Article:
(Critical Survey of Literature for Students)

After four years spent in Switzerland, where he was treated for epilepsy at a sanatorium, Prince Myshkin returns to St. Petersburg. On the train, the threadbare shabbiness of his clothing attracts the attention of the other passengers. One of these, Parfen Rogozhin, begins to question him. By the time they reach St. Petersburg, the prince and Rogozhin are well informed about each other, and Rogozhin offers to take the prince to his home and to give him money.

Myshkin, however, first wants to introduce himself to General Epanchin, whose wife is distantly related to him. At the Epanchin home, he meets the general and his secretary, Ganya, who invites him to become one of his mother’s boarders. The prince interests the general, who gives him some money, and fascinates the general’s wife and three daughters. His lack of sophistication, his naïveté, and his frankness charm and amuse the family. Soon they begin to call him “the idiot,” half in jest, half in earnest, but he remains on good terms with them.

Ganya, a selfish young man given to all kinds of scheming, wants to marry the beautiful Aglaya Epanchin, chiefly for her money. At the time, he is also involved in an affair with the notorious Natasya, an attractive young woman who lives under the protection of a man she does not love. Extremely emotional and neurotic, Natasya is really innocent of the sins with which she is charged. Myshkin realizes her helplessness and pities her. At a drinking party one night soon after his arrival, he asks her to marry him, saying that he received an unexpected inheritance. She refuses, declaring that she has no desire to cause his ruin. Instead she goes with Rogozhin, who brings her a hundred thousand rubles. More than ever, Natasya becomes the object of spirited controversy among the Epanchins and their circle. Myshkin alone remains unembittered and always kindhearted. Ganya and Rogozhin pour out their troubles to him, bare the sordid and shameless nature of their lives, and swear undying friendship to him. They nevertheless distrust Myshkin and plot against him. When Natasya leaves Rogozhin, he swears that he will kill “the idiot” because he is sure that Natasya fled from him because she really loves Myshkin.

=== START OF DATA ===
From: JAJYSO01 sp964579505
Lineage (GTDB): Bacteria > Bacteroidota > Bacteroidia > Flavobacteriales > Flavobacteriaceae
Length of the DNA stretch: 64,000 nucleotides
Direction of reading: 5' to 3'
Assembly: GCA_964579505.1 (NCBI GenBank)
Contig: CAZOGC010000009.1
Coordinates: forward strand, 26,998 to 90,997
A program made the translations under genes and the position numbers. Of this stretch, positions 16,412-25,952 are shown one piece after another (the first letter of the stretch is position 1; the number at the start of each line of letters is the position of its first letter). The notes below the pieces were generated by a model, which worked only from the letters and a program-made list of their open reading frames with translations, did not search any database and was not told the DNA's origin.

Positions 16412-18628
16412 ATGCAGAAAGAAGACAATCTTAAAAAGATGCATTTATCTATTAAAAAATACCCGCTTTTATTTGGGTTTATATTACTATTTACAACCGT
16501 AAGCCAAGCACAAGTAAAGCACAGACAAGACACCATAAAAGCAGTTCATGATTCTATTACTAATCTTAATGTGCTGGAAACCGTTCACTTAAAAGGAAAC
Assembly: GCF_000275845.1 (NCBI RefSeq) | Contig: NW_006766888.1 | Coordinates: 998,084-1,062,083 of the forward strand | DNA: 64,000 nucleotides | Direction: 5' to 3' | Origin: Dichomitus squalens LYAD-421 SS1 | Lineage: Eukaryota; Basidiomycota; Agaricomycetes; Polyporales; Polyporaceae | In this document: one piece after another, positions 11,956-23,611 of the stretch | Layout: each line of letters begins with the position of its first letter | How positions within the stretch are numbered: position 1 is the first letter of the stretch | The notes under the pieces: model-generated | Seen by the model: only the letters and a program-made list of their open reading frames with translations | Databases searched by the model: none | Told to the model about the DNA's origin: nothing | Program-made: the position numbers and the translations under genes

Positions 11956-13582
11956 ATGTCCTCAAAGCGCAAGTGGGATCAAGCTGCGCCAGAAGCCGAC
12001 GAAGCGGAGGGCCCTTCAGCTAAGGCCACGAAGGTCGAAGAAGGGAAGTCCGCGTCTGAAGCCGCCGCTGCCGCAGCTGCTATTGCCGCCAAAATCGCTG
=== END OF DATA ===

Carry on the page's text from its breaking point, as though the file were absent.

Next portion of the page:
Myshkin then becomes the victim of an extortion attempt. During a violent, repugnant scene, at which the Epanchins are present,...

(The entire section is 967 words.)